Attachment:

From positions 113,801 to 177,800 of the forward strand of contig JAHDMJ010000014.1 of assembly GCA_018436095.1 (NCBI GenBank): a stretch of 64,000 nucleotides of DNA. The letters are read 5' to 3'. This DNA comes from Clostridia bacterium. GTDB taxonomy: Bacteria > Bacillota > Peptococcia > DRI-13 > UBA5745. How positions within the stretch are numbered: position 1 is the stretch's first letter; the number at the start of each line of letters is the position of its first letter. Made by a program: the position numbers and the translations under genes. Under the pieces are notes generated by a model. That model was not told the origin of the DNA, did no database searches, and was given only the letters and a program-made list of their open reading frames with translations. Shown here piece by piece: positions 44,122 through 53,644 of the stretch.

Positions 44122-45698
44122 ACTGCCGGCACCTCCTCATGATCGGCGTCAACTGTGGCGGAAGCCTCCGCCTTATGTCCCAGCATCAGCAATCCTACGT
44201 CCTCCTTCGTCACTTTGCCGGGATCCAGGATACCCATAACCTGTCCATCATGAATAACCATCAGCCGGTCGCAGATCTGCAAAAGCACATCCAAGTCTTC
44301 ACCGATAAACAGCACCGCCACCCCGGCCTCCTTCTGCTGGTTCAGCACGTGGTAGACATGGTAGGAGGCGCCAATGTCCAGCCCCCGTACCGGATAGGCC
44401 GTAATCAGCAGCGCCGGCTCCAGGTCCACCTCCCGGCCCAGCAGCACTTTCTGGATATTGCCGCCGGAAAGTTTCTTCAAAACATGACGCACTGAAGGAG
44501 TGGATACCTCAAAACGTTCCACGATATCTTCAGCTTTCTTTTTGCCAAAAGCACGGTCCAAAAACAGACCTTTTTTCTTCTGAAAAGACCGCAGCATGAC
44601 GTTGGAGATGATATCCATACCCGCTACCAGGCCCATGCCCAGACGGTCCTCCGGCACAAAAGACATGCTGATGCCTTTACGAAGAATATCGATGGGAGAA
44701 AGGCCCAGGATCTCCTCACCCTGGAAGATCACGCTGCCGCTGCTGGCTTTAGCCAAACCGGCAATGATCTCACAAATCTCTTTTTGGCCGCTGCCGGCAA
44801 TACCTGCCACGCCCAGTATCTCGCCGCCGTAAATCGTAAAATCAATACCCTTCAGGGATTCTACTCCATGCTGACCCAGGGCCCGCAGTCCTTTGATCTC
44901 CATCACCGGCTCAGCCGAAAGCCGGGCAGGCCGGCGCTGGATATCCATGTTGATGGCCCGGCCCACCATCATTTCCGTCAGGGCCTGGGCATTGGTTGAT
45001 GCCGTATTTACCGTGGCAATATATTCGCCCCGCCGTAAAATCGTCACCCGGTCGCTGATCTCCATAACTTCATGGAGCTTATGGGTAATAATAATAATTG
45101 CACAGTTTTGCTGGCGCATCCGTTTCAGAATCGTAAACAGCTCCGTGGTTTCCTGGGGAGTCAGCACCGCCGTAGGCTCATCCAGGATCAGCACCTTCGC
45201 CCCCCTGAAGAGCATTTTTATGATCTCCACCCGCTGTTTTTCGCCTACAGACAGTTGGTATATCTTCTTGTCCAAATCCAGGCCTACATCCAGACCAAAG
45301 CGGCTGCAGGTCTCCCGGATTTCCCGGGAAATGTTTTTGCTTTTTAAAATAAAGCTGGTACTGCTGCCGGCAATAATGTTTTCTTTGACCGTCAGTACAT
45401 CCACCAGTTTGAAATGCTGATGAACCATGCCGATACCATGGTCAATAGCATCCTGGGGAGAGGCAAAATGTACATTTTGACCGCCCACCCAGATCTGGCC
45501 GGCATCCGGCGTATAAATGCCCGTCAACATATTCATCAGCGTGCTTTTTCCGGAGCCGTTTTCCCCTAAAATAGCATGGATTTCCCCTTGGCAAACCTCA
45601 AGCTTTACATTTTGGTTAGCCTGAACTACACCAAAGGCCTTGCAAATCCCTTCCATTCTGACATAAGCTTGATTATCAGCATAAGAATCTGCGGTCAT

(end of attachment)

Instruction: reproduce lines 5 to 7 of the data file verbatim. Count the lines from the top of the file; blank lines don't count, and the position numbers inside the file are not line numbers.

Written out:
44301 ACCGATAAACAGCACCGCCACCCCGGCCTCCTTCTGCTGGTTCAGCACGTGGTAGACATGGTAGGAGGCGCCAATGTCCAGCCCCCGTACCGGATAGGCC
44401 GTAATCAGCAGCGCCGGCTCCAGGTCCACCTCCCGGCCCAGCAGCACTTTCTGGATATTGCCGCCGGAAAGTTTCTTCAAAACATGACGCACTGAAGGAG
44501 TGGATACCTCAAAACGTTCCACGATATCTTCAGCTTTCTTTTTGCCAAAAGCACGGTCCAAAAACAGACCTTTTTTCTTCTGAAAAGACCGCAGCATGAC